Thursday, August 25, 2016

More Problems for Austrian-Lites: The Middle-Wage Employment Picture is Stong

Austrian-lites, who held the view that the Federal Reserve would not be able to maintain the December 25 basis point rate hike, that it would plunge the economy into collapse, now face another significant data point that flies in the face of their theory.

Middle-wage jobs are exploding.

Robert J. Samuelson reports:
One of the economy’s bright spots is the job market — and it may be even brighter than it seems. Not only are there more jobs (1.3 million so far in 2016), but they may be better-paying, according to a new analysis by economists at the Federal Reserve Bank of New York. The Fed economists report that middle-wage workers — earning roughly $30,000 to $60,000 — represent the fastest growing segment of the labor market. By contrast, earlier in the recovery, low-wage and high-wage jobs dominated employment increases... 
 With the recovery now in its eighth year, confidence and hiring have strengthened...Between 2013 and 2015, blue-collar jobs rose sharply. Employment increased 400,000 in construction, 300,000 in manufacturing, 500,000 in transportation (mainly truck drivers) and 250,000 in installation and repair (of, say, air conditioning systems).
This is not what a recession looks like.

Those who expected a collapse in the economy (and the Fed to go to negative rates!) completely fail to understand the nature of how the Fed manipulates the economy. There is no Austrian school theory which says the Fed can never prop up the capital goods sector. To think the economy must always be in collapse mode suggests a limited understanding of Austrian school business cycle theory. It's a boom-bust cycle. At present, we remain in the boom phase, based on the sectors of the economy you would expect to be strong in the boom phase as outlined by Austrian school theory.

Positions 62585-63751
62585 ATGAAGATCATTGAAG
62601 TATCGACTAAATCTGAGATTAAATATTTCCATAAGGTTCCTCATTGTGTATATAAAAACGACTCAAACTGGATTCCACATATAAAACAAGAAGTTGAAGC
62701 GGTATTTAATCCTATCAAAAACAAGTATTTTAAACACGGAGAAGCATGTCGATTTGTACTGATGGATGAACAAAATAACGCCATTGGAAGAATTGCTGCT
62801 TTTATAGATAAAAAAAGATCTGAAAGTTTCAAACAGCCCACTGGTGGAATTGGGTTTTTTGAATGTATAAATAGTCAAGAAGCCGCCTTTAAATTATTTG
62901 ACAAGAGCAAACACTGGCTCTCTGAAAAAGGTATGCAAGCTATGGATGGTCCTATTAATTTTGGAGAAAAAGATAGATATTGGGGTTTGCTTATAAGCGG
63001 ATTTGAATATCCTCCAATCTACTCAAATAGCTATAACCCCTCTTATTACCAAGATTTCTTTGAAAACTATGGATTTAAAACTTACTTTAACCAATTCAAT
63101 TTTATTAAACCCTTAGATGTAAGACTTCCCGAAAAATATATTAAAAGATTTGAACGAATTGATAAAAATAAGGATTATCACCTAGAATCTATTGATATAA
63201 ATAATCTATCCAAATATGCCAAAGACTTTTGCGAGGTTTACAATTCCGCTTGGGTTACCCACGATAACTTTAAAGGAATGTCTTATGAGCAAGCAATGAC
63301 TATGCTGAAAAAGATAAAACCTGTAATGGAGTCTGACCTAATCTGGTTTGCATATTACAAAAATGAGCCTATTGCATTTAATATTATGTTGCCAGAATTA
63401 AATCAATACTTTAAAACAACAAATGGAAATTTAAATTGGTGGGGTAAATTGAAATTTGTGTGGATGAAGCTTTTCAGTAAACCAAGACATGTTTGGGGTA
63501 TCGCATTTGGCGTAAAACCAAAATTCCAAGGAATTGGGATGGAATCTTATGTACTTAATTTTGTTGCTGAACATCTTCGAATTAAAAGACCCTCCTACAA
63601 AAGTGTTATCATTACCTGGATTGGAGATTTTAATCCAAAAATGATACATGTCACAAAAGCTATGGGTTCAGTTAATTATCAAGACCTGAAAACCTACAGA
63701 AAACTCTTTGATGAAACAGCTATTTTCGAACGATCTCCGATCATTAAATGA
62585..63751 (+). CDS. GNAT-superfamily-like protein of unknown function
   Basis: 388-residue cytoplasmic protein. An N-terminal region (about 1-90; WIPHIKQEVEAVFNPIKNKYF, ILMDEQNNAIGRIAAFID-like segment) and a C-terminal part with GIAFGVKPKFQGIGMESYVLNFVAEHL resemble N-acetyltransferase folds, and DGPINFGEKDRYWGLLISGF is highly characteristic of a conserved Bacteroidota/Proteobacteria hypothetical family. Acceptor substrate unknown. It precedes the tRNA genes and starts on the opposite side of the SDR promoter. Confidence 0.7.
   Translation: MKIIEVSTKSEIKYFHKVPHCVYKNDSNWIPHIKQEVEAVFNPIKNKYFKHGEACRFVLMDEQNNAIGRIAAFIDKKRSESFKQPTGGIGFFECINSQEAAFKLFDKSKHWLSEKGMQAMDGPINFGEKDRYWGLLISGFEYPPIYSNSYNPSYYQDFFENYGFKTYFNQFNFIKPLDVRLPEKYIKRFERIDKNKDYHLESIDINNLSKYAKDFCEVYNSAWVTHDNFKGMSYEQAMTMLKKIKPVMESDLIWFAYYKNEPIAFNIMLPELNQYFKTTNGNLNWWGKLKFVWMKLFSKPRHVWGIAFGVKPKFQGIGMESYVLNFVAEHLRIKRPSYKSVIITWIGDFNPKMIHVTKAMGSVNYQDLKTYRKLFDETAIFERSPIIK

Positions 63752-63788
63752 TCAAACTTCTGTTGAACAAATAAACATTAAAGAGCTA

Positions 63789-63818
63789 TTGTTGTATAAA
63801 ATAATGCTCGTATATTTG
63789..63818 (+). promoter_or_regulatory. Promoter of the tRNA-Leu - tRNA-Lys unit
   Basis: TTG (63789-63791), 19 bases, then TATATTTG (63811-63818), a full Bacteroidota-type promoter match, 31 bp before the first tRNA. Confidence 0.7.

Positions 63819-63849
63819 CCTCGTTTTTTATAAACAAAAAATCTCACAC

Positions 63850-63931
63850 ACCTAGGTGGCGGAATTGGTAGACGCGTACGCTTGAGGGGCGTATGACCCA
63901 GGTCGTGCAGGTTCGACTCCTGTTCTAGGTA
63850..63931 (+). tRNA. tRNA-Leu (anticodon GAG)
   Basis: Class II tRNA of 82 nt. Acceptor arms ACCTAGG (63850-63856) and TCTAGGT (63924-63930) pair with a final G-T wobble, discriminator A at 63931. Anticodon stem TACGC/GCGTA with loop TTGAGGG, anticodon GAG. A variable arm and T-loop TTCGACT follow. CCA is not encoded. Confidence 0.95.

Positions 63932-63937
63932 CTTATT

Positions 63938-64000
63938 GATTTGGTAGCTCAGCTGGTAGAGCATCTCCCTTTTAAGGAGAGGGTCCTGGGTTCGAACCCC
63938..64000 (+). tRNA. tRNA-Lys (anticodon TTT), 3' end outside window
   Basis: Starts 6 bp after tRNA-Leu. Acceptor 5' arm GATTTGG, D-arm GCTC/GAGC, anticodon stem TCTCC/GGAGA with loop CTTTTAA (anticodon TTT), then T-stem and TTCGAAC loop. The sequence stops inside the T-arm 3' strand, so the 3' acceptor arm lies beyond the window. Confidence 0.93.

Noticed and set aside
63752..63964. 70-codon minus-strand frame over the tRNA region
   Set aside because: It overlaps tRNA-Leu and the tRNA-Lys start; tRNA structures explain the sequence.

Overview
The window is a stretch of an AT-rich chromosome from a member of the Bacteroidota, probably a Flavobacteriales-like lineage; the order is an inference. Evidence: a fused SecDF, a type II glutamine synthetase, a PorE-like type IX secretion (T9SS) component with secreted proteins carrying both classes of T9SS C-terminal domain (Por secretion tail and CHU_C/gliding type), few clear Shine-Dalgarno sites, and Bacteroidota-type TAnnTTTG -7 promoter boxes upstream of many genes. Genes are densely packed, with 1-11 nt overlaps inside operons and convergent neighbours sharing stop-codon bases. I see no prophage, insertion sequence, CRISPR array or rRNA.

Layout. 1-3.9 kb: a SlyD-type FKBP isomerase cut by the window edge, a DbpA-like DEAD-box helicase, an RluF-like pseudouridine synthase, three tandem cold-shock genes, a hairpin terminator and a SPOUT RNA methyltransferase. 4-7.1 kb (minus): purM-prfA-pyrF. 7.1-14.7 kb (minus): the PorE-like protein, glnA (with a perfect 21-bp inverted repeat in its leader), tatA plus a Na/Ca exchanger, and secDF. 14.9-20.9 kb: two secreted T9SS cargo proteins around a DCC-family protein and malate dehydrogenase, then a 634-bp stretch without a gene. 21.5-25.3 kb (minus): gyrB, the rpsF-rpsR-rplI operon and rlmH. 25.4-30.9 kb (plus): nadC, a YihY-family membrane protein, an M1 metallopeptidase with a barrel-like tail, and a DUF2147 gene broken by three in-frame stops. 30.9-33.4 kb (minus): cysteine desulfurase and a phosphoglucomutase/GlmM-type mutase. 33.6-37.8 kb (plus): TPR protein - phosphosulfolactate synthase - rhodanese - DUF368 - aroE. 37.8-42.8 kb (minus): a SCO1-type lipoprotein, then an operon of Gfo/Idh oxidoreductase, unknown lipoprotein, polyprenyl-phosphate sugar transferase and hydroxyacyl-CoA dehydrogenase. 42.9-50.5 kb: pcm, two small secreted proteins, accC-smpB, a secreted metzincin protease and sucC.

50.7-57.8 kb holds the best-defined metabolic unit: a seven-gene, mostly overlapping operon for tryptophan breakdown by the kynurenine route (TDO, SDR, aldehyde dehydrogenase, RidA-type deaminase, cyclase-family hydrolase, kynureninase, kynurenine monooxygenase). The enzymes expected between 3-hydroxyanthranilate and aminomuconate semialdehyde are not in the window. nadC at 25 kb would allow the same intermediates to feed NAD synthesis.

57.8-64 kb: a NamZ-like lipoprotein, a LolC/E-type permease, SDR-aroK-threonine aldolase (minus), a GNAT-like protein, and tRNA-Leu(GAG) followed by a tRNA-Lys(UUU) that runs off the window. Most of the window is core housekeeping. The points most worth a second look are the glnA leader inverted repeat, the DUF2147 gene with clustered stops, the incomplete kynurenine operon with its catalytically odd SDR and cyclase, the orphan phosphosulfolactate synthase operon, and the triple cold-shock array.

1. How are the very anemic GDP numbers explained by ABCT if we are in a boom?

  2. Can you please link to the definition of Austrian Lite? I'm really having a hard time following. Is it just someone who believes the Business Cycle cannot explain all of economics?

    1. I don't think there is an actual definition. Bob just uses the term to refer to commenters that disagree with him very vocally but do not have a very good understanding of ABC theory. They tend to be perma-bears and tend to misunderstand Bobs analysis because of their misunderstanding of the boom-bust cycle.